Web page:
When it came time to write that check, he asked for the full amount and did not deduct the $200 we agreed was the sales price of the snow blower. He explained we still had a deal on the snow blower, but he needed the money to pay off his subcontractors. When I asked when he wanted to purchase the snow blower, he replied that perhaps next week would work out, or maybe when the final payment was due. He wasn't really sure. He left and raced to the bank and cashed the check while the ink was still wet.
We still are not done with the project. Fred has scheduled his arrival and followed up with an excuse more frequently than he has been on time. Even when he is on the job, he has to run to the hardware store at least twice a day for everything from drill bits to paint. Instead of making a list and going once, he waits for the project to stumble to a halt, then jumps in his truck and disappears for two hours, ostensibly to get needed items from the store. His subcontractors use that time for smoke breaks, trips to fast food joints, and cell phone calls.
Some people would call Fred lazy, but I would disagree. I personally believe he is a very, very busy man. I cannot imagine the amount of effort it takes to come up with all the excuses and deal with all the conflicting priorities he creates for himself. His hectic schedule is mostly a self-inflicted wound.
As a security professional, I often listen to my colleagues complain about their busy schedules: meetings, reports, travel, personal life, and ultimately, security crises. When you have security responsibilities, crises are always a looming schedule killer. The issue is not if there will be a crisis, but when.
How you prepare yourself for these career-specific challenges can make the difference between a well-orchestrated response and unbridled panic. You already know about the importance of well-documented and tested disaster recovery plans, but that is not really the angle I want to explore. If you do not want to live la vida loca at work, you also need to plan for the more mundane, day-to-day crisis management challenges.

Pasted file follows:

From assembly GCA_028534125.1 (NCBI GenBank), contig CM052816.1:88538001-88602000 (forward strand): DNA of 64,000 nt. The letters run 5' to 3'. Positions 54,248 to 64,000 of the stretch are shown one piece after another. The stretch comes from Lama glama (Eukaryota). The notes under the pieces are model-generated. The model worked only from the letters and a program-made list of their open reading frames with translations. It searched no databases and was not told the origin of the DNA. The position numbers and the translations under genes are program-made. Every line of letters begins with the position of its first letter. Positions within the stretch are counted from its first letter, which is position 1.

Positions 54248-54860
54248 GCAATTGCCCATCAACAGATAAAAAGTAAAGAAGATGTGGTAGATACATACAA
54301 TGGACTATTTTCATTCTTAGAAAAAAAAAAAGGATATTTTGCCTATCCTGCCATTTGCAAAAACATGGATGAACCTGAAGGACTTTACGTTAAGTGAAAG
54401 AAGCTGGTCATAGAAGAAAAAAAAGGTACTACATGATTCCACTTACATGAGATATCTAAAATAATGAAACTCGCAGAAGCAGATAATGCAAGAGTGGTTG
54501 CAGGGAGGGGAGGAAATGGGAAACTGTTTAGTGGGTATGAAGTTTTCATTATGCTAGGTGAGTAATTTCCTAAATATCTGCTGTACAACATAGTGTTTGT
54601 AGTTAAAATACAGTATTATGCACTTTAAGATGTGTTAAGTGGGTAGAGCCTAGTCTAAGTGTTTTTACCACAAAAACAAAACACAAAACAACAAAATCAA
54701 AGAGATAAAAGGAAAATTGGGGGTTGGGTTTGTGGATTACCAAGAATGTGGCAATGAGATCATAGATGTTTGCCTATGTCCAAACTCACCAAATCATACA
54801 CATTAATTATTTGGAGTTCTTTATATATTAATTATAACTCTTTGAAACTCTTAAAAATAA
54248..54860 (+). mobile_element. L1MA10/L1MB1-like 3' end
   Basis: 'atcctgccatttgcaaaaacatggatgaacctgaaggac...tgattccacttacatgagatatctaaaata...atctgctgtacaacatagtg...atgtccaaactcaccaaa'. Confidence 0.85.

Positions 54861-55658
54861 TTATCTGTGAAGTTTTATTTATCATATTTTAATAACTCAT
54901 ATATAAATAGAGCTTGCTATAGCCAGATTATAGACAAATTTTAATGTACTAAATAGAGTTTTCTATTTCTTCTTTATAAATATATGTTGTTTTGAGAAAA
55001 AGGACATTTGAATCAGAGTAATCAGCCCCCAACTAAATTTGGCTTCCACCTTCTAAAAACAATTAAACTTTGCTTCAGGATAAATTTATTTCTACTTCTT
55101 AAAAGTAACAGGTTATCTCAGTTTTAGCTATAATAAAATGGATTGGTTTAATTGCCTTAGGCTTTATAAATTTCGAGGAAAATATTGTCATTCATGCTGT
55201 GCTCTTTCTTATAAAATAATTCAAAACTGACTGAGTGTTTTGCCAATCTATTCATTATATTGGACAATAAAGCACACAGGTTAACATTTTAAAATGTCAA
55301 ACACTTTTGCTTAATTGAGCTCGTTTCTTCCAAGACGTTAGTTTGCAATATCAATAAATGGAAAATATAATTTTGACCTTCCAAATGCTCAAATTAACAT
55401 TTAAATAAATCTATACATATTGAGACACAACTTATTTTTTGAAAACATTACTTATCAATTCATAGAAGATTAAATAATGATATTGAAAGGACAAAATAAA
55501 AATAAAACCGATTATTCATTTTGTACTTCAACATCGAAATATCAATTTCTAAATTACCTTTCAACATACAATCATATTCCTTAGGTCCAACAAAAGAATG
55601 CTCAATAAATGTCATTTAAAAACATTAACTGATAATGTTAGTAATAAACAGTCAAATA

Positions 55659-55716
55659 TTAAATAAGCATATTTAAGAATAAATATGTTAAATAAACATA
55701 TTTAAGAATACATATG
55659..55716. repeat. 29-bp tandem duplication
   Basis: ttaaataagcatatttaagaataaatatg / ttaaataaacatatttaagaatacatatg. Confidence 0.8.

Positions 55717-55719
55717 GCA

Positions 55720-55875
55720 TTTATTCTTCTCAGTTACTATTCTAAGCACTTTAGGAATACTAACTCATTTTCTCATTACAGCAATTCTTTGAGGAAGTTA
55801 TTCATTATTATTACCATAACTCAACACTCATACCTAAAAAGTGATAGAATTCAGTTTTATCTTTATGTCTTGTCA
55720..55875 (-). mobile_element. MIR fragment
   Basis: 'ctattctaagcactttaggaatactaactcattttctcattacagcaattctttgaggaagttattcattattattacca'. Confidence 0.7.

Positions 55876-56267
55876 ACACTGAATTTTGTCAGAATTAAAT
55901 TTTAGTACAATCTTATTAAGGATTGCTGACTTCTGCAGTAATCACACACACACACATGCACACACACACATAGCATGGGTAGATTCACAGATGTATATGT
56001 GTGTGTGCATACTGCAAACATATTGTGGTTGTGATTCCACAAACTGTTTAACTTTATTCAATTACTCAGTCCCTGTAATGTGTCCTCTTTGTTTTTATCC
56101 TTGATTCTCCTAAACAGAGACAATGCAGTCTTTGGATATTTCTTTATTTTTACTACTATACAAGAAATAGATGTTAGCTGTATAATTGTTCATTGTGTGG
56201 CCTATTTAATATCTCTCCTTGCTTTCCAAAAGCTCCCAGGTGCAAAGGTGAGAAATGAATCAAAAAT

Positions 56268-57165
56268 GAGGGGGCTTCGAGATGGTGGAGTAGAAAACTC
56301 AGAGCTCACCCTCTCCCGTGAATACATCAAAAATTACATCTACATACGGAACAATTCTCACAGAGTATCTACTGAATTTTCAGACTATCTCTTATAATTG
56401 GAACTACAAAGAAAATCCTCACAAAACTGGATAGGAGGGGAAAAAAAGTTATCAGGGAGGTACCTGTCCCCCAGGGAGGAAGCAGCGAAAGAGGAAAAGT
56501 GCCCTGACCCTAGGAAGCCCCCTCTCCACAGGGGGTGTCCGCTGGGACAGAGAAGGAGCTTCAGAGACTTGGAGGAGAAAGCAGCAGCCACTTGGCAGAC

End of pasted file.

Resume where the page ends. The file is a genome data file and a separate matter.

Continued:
The most important element to make you work life easier is a carefully planned, written and promulgated comprehensive security strategy. This makes achieving and maintaining management support much less burdensome. Instead of being called on the carpet to justify your actions and reactions on a recurring basis, your strategy allows you to point out how your activities implement their previously approved plan. Problem solved.
Another key aspect of making your work life easier is making sure you are able to keep your protection commitments. As experts, we are aware all risks cannot be eliminated, so prioritizing your projects is not only a good idea, it is vital. Ensure you have the necessary leadership support and fiscal resources before tackling that large identification card program or that intrusion detection system install. If you have to make excuses for a delayed roll-out or faulty installation, few will remember the budget cuts, staff changes, or the departing vice president who approved the initial project. Spending extra time on the front end of the effort can often save you many hours of overtime and crisis management later on.
Some people seem to enjoy being in the center of their own personal maelstrom. They create problems and then fly off, expending innumerable hours trying to extinguish the brush fires that constantly seek to engulf them. However, the security business almost always provides enough excitement to keep even the most thrill-seeking among us sated. If you fail to plan, you can plan to have a wild ride.